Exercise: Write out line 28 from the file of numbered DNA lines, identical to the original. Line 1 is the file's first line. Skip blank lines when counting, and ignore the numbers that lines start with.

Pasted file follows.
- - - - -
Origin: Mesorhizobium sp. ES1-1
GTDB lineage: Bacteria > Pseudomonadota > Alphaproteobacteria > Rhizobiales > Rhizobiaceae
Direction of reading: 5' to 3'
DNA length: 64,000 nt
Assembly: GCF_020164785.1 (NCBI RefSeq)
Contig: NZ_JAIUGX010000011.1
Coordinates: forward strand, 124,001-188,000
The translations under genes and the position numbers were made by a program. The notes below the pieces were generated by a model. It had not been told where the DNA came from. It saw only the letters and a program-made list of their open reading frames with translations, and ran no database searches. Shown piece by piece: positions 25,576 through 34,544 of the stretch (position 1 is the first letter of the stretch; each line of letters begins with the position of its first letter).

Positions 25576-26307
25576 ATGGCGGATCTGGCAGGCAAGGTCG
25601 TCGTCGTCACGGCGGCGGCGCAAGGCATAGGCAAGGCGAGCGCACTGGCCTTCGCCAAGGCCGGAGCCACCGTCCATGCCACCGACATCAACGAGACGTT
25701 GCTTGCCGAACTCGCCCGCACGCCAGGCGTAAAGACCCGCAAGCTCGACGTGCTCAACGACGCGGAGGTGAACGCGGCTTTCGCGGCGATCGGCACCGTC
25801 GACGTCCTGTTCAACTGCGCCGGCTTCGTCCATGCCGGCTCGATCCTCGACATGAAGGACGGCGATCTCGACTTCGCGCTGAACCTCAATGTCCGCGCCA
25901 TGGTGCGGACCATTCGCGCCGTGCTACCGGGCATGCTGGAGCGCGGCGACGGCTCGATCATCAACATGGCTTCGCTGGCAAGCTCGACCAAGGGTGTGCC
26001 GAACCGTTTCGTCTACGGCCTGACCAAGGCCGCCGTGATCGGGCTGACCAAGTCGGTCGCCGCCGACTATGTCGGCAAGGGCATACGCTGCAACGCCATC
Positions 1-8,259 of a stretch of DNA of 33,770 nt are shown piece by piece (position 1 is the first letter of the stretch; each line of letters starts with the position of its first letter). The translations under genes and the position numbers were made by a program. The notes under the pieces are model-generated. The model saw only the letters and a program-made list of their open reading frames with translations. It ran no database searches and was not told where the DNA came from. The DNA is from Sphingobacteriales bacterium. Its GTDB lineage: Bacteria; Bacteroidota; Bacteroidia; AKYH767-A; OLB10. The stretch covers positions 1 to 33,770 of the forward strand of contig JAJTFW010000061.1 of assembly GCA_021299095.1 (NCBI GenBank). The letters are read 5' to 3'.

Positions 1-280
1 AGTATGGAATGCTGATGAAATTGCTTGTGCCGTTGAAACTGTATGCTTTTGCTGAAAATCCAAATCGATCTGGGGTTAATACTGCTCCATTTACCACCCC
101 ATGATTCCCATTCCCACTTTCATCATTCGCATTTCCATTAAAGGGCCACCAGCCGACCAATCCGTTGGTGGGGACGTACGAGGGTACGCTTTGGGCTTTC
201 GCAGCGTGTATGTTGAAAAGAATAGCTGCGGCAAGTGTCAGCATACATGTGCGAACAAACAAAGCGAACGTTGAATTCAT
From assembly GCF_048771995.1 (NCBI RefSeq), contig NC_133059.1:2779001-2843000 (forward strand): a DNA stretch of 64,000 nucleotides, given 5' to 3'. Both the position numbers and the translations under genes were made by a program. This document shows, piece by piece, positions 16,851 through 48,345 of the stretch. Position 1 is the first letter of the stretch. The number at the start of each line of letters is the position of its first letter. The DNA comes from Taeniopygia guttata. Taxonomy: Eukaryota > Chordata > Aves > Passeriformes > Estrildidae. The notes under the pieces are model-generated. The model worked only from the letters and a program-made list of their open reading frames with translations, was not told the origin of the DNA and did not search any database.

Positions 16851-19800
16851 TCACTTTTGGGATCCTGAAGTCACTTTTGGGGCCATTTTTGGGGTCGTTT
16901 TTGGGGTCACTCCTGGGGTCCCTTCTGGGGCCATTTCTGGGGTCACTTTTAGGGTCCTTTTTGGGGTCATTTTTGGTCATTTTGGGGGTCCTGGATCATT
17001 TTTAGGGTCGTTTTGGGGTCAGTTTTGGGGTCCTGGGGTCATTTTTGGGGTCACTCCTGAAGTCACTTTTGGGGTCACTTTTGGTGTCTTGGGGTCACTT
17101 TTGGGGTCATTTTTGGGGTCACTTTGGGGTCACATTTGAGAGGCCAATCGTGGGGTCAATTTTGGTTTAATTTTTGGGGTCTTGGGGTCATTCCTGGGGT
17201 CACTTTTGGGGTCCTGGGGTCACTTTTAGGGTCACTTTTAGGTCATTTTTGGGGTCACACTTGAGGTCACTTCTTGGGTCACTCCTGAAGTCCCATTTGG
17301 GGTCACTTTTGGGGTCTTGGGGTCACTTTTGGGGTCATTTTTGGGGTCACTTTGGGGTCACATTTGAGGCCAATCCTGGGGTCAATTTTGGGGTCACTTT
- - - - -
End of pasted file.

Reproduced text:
17301 GGTCACTTTTGGGGTCTTGGGGTCACTTTTGGGGTCATTTTTGGGGTCACTTTGGGGTCACATTTGAGGCCAATCCTGGGGTCAATTTTGGGGTCACTTT